To tip or not to tip?

According to MSN Money, not everyone thinks you should drop an extra $1 in the jar for every $3.50 Starbucks latte. Judith Martin, author of "Miss Manners' Guide to Excruciatingly Correct Behavior, Freshly Updated " agrees that "tipping in general is a "silly system" that "grew up haphazardly" so that some workers -- like the bartender, the waiter, the taxi driver -- expect tips while others performing similar functions -- psychoanalyst, airline attendant, bus driver -- get their compensation from their paychecks. Ms. Manners feels it puts too much power in the hands of not-always-fair clients."

I might argue that in some cases it puts too much power in the expectant hands of the not-always-stellar service provider.

But wait! Come to think of it, I'm a service provider too! I've always been satisfied with a Harry & David tower of treats or bottle of wine. Who do I see to get on that "to tip" list? It sure would be swell to get my last-project-of-the-year fee doubled!

A tower of treats ... good enough for me!
A tower of treats ... good enough for me!

The true spirit of Christmas

is in sharing the joy of the season
is in sharing the joy of the season

Why I prefer personal gifts

I'm only half kidding about putting writers into the tipping class.

What I'm really in favor of is gifts. You'll note that in several of the categories above Ms. Post provides the option of "or a gift" or "and a gift." What a relief to the pocketbook that is!

Only you know your own "tip tolerance" and when it's safe (and appropriate) to substitute a gift. Do you think your manicurist is suddenly going to smear your polish because you give her a candle instead of $35? Will the gardener shear "cheapskate" into your lawn? I'm just grateful we don't have an au pair - I can only imagine the consequences of shortchanging her (or him)!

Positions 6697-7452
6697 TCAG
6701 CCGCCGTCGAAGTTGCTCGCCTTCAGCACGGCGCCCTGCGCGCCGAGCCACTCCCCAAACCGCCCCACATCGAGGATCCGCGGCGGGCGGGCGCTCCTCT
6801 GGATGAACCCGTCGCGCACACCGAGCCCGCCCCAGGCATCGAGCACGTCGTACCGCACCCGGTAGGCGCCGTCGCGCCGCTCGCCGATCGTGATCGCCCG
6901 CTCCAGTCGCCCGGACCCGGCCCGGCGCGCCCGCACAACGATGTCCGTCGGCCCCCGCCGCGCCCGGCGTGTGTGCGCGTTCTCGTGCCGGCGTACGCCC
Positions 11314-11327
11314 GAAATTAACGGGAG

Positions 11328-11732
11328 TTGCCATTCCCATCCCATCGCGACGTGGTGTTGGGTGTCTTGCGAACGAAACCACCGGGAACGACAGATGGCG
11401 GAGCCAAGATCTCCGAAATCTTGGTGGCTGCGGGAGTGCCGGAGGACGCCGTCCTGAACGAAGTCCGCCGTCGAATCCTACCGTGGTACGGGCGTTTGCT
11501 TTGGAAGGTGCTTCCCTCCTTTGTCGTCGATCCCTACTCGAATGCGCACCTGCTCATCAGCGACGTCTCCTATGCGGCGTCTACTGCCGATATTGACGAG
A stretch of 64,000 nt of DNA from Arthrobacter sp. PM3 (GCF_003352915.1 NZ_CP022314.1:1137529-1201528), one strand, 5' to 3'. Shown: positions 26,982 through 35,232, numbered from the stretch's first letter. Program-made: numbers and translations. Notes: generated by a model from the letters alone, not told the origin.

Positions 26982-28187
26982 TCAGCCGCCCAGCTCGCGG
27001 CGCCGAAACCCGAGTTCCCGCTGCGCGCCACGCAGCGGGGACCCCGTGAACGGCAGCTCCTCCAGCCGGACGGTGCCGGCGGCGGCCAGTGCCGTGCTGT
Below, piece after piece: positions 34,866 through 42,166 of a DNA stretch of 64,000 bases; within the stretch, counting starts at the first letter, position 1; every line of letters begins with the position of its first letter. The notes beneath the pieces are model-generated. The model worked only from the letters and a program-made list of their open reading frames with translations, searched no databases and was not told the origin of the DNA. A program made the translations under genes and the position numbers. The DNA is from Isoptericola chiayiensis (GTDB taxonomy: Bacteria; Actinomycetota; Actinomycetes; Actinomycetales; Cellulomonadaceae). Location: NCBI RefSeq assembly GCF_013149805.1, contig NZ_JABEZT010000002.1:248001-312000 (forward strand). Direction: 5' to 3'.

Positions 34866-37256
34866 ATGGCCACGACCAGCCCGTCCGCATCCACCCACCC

In my experience, I'd much prefer to hand-select something based on someone's interests than to write a check -- especially when there is no money in the account to back it up. No, seriously. To me, a thoughtful gift is much more personal and more memorable to the recipient. (Note that I did not say "valuable," I said "memorable." I'm quite aware that they are not the same thing).

Gift baskets for any taste

It's easy to personalize a gift basket
It's easy to personalize a gift basket

Giving that makes YOU feel good

Last year was our first Christmas in our new house. I knew our new mail carrier was a female carrier. I'd waved to her several times but we'd never actually spoken. For her gift I chose a beautifully decorated gingerbread house filled with cookies and candies. I attached a heartfelt note from our family and made sure I could hand it to her in person. Her reaction really touched me - she was thrilled to the gushing point. A few days later a card-sized envelope dropped through our mail slot. Through that hand-written thank-you note I discovered our mail carrier's name is Cheryl.

My point is, don't allow yourself to feel pressured by anyone. If you want to tip someone, it should be your choice. And in tipping, as in gift-giving, it's the thought(fulnes), not the amount, that counts.

Do you like giving holiday tips?